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Contribute docs


This document is currently in public preview and may change significantly as feedback is captured from readers like you. Click the Request an update button at the top of this document or join the Arbitrum Discord to share your feedback.

The docs portal is the single source of truth for documentation that supports Offchain Labs' product portfolio. Contributions are welcome from the entire Ethereum community.

This document shows you how to craft and publish Arbitrum documentation. Familiarity with Markdown syntax, Github, and Docusaurus is expected.

Add a new core document

If a document isn't in a Third-party content sidebar node, it's a core document. To contribute a new core doc:

  1. Begin by creating a branch (internal) or fork (external) of the Arbitrum docs repo.
  2. Issue a Draft pull request into master. Pull requests into master generate a preview of your changes via a PR-specific Docusaurus deployment; this preview will update as you push commits to your remote.
  3. Include answers to the following questions in your PR description:
    1. Audience: Who am I writing for?
    2. Problem: What specific problem are they trying to solve?
    3. Discovery: How are they looking for a solution to this problem? What search terms are they using?
    4. Document type: Which document type is most suitable?
    5. Policy acknowledgment (Third-party docs only): Do you agree to the third-party content policy outlined within "Contribute docs"?
  4. As you craft your contribution, refer to the document types, Style guidance, and other conventions below.
  5. Mark your PR as Open when it's ready for review.

Add a new third-party document

Third-party docs are documents that help readers of Arbitrum docs use other products, services, and protocols (like the ones listed in the Arbitrum portal) with Arbitrum products.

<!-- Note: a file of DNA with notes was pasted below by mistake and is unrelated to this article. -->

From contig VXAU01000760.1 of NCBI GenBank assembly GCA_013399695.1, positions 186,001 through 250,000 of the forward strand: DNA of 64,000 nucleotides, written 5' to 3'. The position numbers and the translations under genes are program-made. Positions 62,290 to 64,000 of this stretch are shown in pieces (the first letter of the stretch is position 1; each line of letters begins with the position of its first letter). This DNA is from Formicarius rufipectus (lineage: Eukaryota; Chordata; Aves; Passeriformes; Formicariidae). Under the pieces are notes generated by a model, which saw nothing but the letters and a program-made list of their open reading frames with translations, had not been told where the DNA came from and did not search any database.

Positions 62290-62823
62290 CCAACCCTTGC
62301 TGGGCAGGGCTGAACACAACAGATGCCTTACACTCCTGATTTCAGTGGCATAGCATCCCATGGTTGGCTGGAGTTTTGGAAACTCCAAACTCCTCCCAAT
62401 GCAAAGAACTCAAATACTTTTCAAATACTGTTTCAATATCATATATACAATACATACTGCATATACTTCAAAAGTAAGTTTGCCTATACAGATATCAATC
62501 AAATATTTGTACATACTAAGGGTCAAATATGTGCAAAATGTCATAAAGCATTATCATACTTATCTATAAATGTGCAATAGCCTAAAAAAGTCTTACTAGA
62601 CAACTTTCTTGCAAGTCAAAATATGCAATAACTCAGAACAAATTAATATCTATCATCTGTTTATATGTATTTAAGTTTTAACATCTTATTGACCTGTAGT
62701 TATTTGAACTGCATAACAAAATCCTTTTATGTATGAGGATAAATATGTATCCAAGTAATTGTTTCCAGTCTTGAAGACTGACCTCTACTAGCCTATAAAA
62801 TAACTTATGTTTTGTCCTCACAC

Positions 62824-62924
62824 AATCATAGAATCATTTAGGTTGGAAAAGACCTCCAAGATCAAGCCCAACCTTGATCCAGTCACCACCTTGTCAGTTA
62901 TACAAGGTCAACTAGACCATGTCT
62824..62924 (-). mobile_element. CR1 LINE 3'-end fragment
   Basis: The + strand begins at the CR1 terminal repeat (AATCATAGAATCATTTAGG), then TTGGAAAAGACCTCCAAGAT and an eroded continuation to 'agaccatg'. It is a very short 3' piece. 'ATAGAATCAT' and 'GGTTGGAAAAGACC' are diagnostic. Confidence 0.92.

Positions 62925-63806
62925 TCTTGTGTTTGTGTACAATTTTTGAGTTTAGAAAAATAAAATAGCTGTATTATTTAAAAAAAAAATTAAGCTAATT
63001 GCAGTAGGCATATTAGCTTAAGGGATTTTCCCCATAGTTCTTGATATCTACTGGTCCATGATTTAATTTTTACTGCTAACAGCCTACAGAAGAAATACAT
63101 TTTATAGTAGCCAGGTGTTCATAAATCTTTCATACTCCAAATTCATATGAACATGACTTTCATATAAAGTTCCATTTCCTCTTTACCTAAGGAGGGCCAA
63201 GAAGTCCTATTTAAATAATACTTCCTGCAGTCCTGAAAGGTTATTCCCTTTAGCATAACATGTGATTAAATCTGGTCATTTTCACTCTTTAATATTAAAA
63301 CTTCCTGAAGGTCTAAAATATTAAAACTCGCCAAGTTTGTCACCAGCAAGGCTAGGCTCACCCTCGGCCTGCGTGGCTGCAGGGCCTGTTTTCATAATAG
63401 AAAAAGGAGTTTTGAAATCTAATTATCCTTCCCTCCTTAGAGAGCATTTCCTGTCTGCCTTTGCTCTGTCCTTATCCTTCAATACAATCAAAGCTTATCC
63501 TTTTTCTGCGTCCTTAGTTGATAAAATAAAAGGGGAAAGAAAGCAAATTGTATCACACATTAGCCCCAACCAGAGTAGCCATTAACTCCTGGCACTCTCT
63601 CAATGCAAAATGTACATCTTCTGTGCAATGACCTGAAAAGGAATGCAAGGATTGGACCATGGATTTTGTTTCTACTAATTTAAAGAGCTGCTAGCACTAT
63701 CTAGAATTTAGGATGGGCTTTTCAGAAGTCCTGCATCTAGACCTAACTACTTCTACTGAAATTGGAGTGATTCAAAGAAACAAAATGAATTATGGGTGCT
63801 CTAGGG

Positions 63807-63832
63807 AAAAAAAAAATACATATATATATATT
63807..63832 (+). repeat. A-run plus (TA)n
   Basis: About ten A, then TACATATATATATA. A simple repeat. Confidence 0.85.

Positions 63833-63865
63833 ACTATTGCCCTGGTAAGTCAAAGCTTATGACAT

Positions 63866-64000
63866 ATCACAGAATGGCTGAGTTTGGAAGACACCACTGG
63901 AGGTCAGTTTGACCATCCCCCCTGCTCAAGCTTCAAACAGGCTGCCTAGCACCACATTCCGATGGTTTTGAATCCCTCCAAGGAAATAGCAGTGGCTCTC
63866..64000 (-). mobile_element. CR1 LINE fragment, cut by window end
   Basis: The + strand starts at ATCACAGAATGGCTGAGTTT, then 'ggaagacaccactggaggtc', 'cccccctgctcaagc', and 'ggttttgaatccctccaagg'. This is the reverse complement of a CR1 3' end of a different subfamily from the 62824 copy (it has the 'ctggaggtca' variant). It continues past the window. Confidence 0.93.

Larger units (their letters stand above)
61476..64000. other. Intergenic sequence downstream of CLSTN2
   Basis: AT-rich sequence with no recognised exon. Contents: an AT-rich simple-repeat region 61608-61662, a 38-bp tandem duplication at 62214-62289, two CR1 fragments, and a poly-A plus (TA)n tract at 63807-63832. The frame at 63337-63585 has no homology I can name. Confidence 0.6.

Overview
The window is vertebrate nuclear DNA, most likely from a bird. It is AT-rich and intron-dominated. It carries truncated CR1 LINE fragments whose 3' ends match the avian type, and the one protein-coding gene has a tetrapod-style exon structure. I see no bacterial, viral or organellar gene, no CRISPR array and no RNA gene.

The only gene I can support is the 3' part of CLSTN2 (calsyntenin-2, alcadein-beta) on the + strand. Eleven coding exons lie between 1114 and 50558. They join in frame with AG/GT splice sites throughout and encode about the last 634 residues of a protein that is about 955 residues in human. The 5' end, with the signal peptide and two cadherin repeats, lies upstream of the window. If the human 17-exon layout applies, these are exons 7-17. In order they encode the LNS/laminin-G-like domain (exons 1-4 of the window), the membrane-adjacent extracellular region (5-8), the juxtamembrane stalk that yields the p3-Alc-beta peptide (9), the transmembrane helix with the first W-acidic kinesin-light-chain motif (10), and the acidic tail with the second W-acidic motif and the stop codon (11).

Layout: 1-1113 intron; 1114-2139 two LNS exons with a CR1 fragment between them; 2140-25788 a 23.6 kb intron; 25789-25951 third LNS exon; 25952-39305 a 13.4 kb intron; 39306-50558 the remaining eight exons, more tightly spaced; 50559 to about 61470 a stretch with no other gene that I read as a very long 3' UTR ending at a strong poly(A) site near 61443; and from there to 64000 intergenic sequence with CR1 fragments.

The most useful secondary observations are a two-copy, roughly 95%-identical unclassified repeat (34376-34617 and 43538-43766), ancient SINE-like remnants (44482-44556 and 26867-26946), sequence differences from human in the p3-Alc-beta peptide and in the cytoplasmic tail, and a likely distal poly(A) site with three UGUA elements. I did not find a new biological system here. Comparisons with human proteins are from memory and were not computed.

See Contribute third-party docs for detailed instructions.

Request an update

If you'd like to request an update or share a suggestion related to an existing document without submitting a pull request to implement the improvement yourself, click the Request an update button located at the top of each published document. This button will lead you to a prefilled Github issue that you can use to elaborate on your request or suggestion.

Add a new translation page

If you would like to participate in translating the Arbitrum docs, you can:

  1. Check whether /website/i18n has a corresponding language (currently there are ja and zh). If not, you can use the following command to add it (we take adding French as an example):
cd ./website
npm run write-translations -- --locale fr

It will help generate folder website/i18n/fr.

  1. Create the folders current and translated under the newly generated folder website/i18n/fr/docusaurus-plugin-content-docs:
mkdir i18n/{Your_language}/docusaurus-plugin-content-docs/current && mkdir i18n/{Your_language}/docusaurus-plugin-content-docs/translated
  1. Translate one of more docs files located in /arbitrum-docs.

  2. Place the translated document into the folder i18n/{Your_language}/docusaurus-plugin-content-docs/translated according to its relative path in arbitrum-docs. For example, if you translated /arbitrum-docs/how-arbitrum-works/arbos/, then its path in i18n should be i18n/{Your_language}/docusaurus-plugin-content-docs/translated/how-arbitrum-works/arbos/

Test run:

  1. Check that the i18n settings in website/docusaurus.config.js have included your new language:
i18n: {
defaultLocale: 'en',
// locales: ['en', 'ja', 'zh'],
locales: ['en'], // You can add your new language to this array
  1. Check whether the locale Dropdown component exists in navbar, if not, add it:
navbar: {
title: 'Arbitrum Docs',
logo: {
alt: 'My Site Logo',
src: 'img/logo.svg',
href: '/welcome/arbitrum-gentle-introduction',
items: [
// note: we can uncomment this when we want to display the locale dropdown in the top navbar
// if we enable this now, the dropdown will appear above every document; if `ja` is selected for a document that isn't yet translated, it will 404